Newswise — Christopher Smith, DNP, MS, CRNA, a Certified Registered Nurse Anesthetists (CRNA), from Pequea, Penn will receive the Alice Magaw Outstanding Clinical Practitioner Award during the American Association of Nurse Anesthetists (AANA) Annual Congress, September 8-12, 2017 in Seattle, Wash. 

 “I am honored and humbled to receive this award,” said Chris Smith, DNP, MS, CRNA.  “My goal was to have the greatest impact I could, on more patients than I could personally provide anesthesia care for.  Achieving this goal has enabled me to be recognized with this award.”

 While in pursuit of his doctoral degree, Smith discovered that the post-operative nausea and vomiting (PONV) rate at his hospital was 54 percent, which is much higher than the national average.  Smith developed a PONV screening process that was implemented and used for all preoperative patients.  Within three months and 1,039 patients later, the PONV rate had dropped to 8.5 percent.  Smith is a staff CRNA at Anesthesia Associates of York in York, Penn.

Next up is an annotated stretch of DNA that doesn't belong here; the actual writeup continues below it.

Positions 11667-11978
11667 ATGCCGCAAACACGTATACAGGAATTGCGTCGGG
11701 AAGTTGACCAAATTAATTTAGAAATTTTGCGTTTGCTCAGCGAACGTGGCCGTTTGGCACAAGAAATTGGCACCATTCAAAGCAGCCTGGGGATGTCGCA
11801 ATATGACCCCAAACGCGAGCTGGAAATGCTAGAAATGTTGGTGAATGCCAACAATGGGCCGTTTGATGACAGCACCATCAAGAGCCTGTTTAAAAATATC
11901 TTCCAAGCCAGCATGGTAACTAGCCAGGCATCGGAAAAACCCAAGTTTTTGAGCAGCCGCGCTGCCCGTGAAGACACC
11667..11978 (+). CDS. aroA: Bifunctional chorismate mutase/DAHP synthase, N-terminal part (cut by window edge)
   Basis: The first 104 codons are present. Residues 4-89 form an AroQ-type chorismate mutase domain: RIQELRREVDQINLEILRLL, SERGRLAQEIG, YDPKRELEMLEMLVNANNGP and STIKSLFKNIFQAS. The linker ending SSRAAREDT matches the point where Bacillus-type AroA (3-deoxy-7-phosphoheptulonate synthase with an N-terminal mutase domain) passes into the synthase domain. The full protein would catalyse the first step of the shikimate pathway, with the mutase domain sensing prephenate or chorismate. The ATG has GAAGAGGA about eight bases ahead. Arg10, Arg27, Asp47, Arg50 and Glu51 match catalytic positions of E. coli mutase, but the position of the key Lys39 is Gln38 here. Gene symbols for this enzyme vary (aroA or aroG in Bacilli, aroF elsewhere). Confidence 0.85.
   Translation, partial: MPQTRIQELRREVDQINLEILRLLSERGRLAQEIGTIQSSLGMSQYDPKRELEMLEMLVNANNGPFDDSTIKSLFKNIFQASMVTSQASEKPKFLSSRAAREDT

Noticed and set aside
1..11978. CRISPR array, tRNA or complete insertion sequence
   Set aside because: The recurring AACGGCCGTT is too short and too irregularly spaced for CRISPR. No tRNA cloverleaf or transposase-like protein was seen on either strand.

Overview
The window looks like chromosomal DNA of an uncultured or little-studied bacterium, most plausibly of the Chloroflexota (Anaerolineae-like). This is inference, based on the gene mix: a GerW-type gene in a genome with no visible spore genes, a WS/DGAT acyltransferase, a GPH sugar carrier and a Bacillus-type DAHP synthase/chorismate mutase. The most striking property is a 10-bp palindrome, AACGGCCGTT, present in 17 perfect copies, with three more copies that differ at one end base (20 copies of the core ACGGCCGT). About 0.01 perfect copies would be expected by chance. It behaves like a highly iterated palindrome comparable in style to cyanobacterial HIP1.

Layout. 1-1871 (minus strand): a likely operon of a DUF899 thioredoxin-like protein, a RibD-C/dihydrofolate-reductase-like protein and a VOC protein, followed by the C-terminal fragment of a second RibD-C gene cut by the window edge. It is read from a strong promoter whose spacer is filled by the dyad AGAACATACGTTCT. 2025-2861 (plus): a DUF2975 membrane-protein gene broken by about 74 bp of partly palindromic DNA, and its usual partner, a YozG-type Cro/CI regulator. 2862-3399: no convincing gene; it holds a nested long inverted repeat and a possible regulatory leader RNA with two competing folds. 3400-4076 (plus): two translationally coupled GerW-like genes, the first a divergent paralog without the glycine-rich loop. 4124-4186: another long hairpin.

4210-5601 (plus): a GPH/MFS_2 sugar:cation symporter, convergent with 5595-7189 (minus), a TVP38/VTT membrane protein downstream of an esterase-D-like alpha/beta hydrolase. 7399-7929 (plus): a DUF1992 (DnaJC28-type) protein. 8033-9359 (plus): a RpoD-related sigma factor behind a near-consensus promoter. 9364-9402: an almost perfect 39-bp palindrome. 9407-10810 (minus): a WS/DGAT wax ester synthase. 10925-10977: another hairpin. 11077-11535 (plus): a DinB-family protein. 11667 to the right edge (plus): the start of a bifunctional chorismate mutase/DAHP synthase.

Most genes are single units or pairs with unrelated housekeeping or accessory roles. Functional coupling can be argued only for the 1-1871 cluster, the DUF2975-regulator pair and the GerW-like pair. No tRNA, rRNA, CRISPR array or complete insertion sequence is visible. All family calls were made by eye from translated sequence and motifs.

• Doctorate of  Nursing Practice from York College of Pennsylvania  
  • Master’s of Science degree in nurse anesthesia from Walter Reed Army Medical Center, Washington, D.C.
  • Bachelor’s of Science degree in nursing from Russell Sage College in Troy, N.Y

Alice Magaw Outstanding Clinical Practitioner Award

 The Alice Magaw Clinical Anesthesia Practitioner Award was established in 1986 to recognize the accomplishments of Certified Registered Nurse Anesthetists who are involved in direct patient.









About the AANA

Founded in 1931 and located in Park Ridge, Ill., and Washington, D.C., the American Association of Nurse Anesthetists (AANA) is the professional organization representing more than 52,000 Certified Registered Nurse Anesthetists (CRNAs) and student registered nurse anesthetists across the United States. As advanced practice registered nurses and anesthesia specialists, CRNAs administer approximately 43 million anesthetics to patients in the United States each year and are the primary providers of anesthesia care in rural America. In some states, CRNAs are the sole anesthesia professionals in nearly 100 percent of rural hospitals.


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